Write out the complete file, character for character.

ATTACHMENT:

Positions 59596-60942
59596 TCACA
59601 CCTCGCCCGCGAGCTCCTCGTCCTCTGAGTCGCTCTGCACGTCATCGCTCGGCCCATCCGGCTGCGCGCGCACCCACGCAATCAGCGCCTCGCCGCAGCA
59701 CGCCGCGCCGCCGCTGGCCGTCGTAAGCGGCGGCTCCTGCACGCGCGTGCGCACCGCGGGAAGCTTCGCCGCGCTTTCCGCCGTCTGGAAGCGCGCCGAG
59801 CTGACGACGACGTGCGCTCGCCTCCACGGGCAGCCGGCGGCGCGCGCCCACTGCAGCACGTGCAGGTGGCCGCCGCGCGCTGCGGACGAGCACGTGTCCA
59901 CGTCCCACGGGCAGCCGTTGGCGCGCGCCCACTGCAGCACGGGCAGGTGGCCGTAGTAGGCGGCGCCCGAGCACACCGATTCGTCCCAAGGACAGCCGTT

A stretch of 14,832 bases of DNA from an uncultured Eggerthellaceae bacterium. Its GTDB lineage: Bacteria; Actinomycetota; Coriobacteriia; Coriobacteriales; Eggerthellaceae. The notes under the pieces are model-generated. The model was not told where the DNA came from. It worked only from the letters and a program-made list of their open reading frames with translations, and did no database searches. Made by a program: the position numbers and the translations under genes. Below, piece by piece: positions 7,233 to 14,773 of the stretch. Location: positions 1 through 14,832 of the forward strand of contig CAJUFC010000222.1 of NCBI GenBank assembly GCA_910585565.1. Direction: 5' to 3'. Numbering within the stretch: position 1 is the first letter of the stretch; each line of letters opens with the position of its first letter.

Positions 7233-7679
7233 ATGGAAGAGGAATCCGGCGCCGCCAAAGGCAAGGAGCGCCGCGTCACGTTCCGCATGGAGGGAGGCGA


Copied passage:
Positions 59596-60942
59596 TCACA
59601 CCTCGCCCGCGAGCTCCTCGTCCTCTGAGTCGCTCTGCACGTCATCGCTCGGCCCATCCGGCTGCGCGCGCACCCACGCAATCAGCGCCTCGCCGCAGCA
59701 CGCCGCGCCGCCGCTGGCCGTCGTAAGCGGCGGCTCCTGCACGCGCGTGCGCACCGCGGGAAGCTTCGCCGCGCTTTCCGCCGTCTGGAAGCGCGCCGAG
59801 CTGACGACGACGTGCGCTCGCCTCCACGGGCAGCCGGCGGCGCGCGCCCACTGCAGCACGTGCAGGTGGCCGCCGCGCGCTGCGGACGAGCACGTGTCCA
59901 CGTCCCACGGGCAGCCGTTGGCGCGCGCCCACTGCAGCACGGGCAGGTGGCCGTAGTAGGCGGCGCCCGAGCACACCGATTCGTCCCAAGGACAGCCGTT

A stretch of 14,832 bases of DNA from an uncultured Eggerthellaceae bacterium. Its GTDB lineage: Bacteria; Actinomycetota; Coriobacteriia; Coriobacteriales; Eggerthellaceae. The notes under the pieces are model-generated. The model was not told where the DNA came from. It worked only from the letters and a program-made list of their open reading frames with translations, and did no database searches. Made by a program: the position numbers and the translations under genes. Below, piece by piece: positions 7,233 to 14,773 of the stretch. Location: positions 1 through 14,832 of the forward strand of contig CAJUFC010000222.1 of NCBI GenBank assembly GCA_910585565.1. Direction: 5' to 3'. Numbering within the stretch: position 1 is the first letter of the stretch; each line of letters opens with the position of its first letter.

Positions 7233-7679
7233 ATGGAAGAGGAATCCGGCGCCGCCAAAGGCAAGGAGCGCCGCGTCACGTTCCGCATGGAGGGAGGCGA